Problem Solving

Protect yourself from data brokers

August 19, 2014 Categorized in: Problem Solving

Some people are pushing back when it comes to how their online data is being used, says CIO social media reporter Matt Kapko.
The first few minutes after you arrive at work are critical to organizing your workday. Follow these three steps to coordinate—and simplify—your day’s work.
Learn how to budget your cognitive resources with these tips from Harvard economics professor Sendhil Mullainathan.
When a problem doesn’t respond to solutions that have worked for you before, unlock your creativity with these approaches.
Which of these activities—ones that we’re all guilty of—fritter away your precious minutes?
How many times are you asked to make improvements to administrative processes without any real guidance on what to do or where to start? The DMAIC process makes you work through specific activities in a defined structure so that any changes you make to a process will be successful.
Most people can delete about three-fourths of their incoming email without even reading it … and not just spam. Messages from your employer, your colleagues and your buddies are wasting your time, argues Bill Jensen, author of The Simplicity Survival Handbook: 32 Ways to Do Less and Accomplish More.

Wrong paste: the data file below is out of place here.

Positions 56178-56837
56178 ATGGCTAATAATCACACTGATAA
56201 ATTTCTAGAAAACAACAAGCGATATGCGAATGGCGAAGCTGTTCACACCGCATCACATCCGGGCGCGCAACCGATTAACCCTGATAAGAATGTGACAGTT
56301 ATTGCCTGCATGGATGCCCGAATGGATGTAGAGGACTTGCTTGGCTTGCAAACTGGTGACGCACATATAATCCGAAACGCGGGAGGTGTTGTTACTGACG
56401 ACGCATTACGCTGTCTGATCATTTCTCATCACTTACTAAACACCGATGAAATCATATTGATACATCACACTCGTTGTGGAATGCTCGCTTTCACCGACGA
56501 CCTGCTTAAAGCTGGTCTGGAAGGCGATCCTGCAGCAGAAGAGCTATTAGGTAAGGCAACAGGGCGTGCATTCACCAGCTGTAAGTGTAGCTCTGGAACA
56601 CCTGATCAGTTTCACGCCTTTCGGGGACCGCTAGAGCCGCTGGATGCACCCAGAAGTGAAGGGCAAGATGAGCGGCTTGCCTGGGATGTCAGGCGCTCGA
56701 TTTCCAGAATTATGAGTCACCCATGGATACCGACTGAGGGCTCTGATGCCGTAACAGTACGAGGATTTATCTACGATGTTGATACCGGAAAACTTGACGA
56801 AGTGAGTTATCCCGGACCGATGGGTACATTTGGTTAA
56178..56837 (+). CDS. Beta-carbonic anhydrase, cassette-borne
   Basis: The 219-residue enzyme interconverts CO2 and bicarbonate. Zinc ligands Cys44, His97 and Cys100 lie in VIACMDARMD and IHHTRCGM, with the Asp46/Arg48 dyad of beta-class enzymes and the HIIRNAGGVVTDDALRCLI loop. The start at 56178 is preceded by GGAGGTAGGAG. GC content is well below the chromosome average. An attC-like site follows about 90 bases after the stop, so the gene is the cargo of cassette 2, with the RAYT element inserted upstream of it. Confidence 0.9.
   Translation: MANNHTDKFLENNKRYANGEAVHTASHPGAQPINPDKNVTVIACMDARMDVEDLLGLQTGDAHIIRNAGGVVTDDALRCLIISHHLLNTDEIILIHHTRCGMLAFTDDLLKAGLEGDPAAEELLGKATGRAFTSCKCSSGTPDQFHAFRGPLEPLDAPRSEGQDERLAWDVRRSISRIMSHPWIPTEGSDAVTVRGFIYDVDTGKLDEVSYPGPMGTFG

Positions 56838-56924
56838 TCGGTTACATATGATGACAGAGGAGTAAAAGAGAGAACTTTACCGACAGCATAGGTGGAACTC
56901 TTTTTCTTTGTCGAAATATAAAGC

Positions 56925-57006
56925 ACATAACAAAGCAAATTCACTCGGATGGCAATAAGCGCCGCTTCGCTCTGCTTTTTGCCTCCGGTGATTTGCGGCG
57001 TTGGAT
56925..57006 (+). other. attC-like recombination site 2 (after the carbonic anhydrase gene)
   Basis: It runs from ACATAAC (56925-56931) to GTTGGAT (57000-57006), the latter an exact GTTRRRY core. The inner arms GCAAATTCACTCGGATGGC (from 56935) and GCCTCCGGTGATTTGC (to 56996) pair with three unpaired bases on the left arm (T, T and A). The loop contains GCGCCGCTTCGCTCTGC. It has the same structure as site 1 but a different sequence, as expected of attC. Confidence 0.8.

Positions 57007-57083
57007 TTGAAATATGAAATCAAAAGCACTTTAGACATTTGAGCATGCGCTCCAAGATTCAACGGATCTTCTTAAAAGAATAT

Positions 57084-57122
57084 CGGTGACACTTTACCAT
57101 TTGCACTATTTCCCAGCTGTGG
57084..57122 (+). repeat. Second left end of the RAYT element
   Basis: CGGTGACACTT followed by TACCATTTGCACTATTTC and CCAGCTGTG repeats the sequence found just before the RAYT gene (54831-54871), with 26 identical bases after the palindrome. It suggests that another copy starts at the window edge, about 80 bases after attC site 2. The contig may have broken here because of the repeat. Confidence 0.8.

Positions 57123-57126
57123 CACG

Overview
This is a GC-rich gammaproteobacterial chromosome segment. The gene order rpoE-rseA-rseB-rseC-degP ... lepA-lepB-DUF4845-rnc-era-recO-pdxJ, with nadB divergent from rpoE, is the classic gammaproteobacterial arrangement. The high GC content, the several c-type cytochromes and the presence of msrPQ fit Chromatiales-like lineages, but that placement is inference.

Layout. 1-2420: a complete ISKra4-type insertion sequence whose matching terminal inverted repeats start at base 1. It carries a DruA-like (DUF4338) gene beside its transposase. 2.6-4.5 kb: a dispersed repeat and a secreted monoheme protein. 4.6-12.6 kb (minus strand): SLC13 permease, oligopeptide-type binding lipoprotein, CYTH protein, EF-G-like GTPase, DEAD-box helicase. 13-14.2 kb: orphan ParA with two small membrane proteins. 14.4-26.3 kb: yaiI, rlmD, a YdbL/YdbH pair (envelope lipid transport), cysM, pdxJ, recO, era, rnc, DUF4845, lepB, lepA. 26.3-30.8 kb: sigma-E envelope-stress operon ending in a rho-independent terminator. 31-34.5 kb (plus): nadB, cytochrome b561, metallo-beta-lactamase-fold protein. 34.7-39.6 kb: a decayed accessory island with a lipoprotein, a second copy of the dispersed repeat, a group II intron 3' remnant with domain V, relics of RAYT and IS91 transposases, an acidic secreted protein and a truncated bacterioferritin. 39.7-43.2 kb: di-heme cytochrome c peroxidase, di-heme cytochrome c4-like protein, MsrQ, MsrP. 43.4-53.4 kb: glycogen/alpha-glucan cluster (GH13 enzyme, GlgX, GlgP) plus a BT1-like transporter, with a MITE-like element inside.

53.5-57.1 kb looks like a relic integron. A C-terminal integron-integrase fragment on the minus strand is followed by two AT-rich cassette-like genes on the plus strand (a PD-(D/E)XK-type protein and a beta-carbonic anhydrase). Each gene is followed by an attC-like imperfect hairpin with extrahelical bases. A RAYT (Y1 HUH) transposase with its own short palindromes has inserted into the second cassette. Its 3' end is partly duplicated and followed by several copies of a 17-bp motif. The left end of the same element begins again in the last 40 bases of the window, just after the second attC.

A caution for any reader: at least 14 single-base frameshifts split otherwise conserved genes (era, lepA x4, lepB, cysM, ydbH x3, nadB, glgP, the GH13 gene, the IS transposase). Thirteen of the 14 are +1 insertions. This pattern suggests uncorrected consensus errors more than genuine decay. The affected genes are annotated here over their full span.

An effective assistant/manager relationship is one in which both people know the difference between a crisis and a routine setback. Do you? Does your boss?
You can help your organization’s brainstorming sessions soar to new creative heights simply by posting these “Rules of Engagement” for the group to follow.
Keep these common items nearby to fight daily battles with job stress.
It’s easy to get fired up about a change that you initiate and control, but what do you do when the change is thrust upon you? Here’s the advice of organizational psychologist Joseph Michelli.
There are basically two types of people in the workplace—those motivated to do well by prevention and those motivated by promotion, writes Heidi Grant Halvorson, associate director of Columbia Uni­­ver­­sity’s Motivation Science Center. Research shows these two types of people need different strategies to succeed.
It’s easy to get emotional when a bank makes a mistake and money is at stake, but experts interviewed by personal finance reporter Daniel Bortz say you’re more likely to get your way if you take a measured approach to addressing the issue.